Cuong Dang thought he had discovered a shortcut to the good life. The Vietnamese immigrant had heard from friends that he could make money...

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Cuong Dang thought he had discovered a shortcut to the good life.

The Vietnamese immigrant had heard from friends that he could make money, good money — between $10,000 and $30,000 a season — working aboard fishing vessels on the Bering Sea.

The processing of pollock on these floating fish factories is nasty, grueling work, the risk of injury constant in an industry with a death rate 28 times that of the national workplace-fatality rate.

Dang, a husband and father from Bremerton who had come to the United States in the years after the Vietnam War, figured the payout was worth it. He could do the work for a while and use the money to buy and rent out houses so his wife, Khung Thi Lam, could stay at home to care for their son.

But Dang’s journey onto the high seas that winter of 2001 would prove riskier than either he or his family imagined. The 37-year-old fillet flipper died aboard the trawler Northern Eagle less than three weeks out to sea — not from a work-related injury but from complications related to diabetes.

“When they are out fishing in the middle of nowhere, the only access to medical care is what’s on the ship, which often is not a lot,” said Jennifer Lincoln, of the National Institute for Occupational Safety and Health (NIOSH).

Dang’s death from such a treatable illness illustrates how sickness can turn fatal when the only link to medical care is distant and tenuous — in this case, land-based doctors in Seattle linked to the vessel by faulty phone connections. The family alleged that Dang’s doctor failed to provide adequate treatment.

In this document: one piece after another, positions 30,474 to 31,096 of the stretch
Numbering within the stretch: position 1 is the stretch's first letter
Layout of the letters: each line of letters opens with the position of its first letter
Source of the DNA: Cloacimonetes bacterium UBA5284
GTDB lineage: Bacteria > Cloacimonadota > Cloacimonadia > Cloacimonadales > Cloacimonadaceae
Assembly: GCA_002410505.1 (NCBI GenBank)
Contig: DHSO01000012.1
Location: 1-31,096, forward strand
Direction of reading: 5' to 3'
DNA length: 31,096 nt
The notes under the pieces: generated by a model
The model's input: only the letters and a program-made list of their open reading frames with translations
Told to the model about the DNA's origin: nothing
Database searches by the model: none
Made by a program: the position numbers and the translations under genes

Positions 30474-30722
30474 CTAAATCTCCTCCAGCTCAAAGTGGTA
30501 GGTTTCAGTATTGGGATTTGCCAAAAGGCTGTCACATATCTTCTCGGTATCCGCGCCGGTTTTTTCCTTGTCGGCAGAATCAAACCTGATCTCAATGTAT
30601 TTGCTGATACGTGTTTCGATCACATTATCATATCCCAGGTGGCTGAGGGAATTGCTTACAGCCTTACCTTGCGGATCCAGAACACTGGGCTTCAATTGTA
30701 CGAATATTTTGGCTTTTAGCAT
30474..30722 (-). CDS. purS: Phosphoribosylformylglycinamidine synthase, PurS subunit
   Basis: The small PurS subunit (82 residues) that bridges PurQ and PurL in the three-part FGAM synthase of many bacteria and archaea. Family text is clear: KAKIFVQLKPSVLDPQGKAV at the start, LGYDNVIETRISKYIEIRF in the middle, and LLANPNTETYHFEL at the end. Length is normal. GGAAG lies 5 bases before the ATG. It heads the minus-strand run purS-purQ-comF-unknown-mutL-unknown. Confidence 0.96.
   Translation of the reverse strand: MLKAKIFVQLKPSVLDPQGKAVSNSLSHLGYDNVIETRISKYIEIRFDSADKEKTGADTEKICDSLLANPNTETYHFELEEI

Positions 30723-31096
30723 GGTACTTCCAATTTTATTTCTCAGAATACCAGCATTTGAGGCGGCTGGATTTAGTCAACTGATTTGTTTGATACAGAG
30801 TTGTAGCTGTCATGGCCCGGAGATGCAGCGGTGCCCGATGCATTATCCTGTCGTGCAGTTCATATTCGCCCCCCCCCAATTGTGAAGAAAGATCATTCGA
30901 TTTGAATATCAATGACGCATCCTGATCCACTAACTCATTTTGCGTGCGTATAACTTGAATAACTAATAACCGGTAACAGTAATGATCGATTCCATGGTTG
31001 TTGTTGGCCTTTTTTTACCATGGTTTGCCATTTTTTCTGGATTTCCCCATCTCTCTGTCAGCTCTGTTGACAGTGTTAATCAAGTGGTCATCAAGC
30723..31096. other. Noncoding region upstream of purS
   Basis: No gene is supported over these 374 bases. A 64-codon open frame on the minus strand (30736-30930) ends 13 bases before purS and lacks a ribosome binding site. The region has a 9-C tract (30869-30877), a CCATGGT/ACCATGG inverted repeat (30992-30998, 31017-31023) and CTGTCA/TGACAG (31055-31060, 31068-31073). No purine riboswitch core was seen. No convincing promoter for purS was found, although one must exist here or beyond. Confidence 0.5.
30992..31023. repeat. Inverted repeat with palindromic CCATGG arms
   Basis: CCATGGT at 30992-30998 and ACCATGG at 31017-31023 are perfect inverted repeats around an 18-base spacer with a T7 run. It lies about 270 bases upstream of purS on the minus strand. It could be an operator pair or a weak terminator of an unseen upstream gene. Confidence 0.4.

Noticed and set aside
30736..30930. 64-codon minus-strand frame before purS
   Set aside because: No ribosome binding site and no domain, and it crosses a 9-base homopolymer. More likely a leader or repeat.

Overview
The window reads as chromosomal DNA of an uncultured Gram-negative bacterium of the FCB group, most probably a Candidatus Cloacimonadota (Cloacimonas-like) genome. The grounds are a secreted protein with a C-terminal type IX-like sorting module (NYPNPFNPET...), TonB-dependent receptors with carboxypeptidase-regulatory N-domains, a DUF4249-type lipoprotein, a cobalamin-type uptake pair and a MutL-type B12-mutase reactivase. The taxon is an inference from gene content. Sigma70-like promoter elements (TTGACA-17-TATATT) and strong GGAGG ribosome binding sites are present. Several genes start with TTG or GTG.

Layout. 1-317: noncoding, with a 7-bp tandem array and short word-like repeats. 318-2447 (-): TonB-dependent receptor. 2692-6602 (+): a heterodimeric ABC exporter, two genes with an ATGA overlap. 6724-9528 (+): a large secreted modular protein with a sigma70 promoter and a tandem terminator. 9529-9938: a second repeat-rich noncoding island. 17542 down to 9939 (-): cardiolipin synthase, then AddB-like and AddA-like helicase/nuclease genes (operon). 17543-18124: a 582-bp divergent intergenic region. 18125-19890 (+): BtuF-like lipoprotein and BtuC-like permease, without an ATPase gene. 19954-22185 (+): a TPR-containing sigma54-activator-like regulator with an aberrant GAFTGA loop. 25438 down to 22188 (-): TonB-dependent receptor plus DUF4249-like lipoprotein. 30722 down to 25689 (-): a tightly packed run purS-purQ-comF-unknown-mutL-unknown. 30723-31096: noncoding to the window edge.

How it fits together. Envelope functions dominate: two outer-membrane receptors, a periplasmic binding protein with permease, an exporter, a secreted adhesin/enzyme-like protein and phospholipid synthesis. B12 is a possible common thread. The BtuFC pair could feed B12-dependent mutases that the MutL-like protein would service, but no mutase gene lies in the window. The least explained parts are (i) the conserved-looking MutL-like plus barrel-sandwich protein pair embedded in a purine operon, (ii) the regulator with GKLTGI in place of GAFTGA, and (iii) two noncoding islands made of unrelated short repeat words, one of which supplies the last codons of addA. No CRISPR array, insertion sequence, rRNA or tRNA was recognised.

The case has spawned one lawsuit now in mediation and another that ended in a $750,000 settlement from the Northern Eagle’s owner to Dang’s widow.

It offers a glimpse, too, into a workplace increasingly dominated by immigrants drawn each winter to the unforgiving waters of the Bering Sea.

Court records show that within a week of the ship’s departure, Dang had become too ill to work. For days after that, Dang, who spoke only limited English, wandered the deck of the massive trawler, acting bizarrely and sleeping in doorways.

Sixteen days out to sea from Alaska, the purser, LeAnn Duncan, who was communicating about Dang’s care via telephone to Drs. Raymond Jarris and Dale Gowen in Seattle, reported that Dang was sleeping with his eyes open, wasn’t responding verbally and that she couldn’t wake him up.

Jarris told her he thought Dang was “psychotic,” intentionally not responding, and suggested the “safe thing to do was to get him off the vessel and into St. Paul [Island] and turn him over to Public Safety.” A Washington court would later point out that U.S. Coast Guard medevac services were available to evacuate Dang.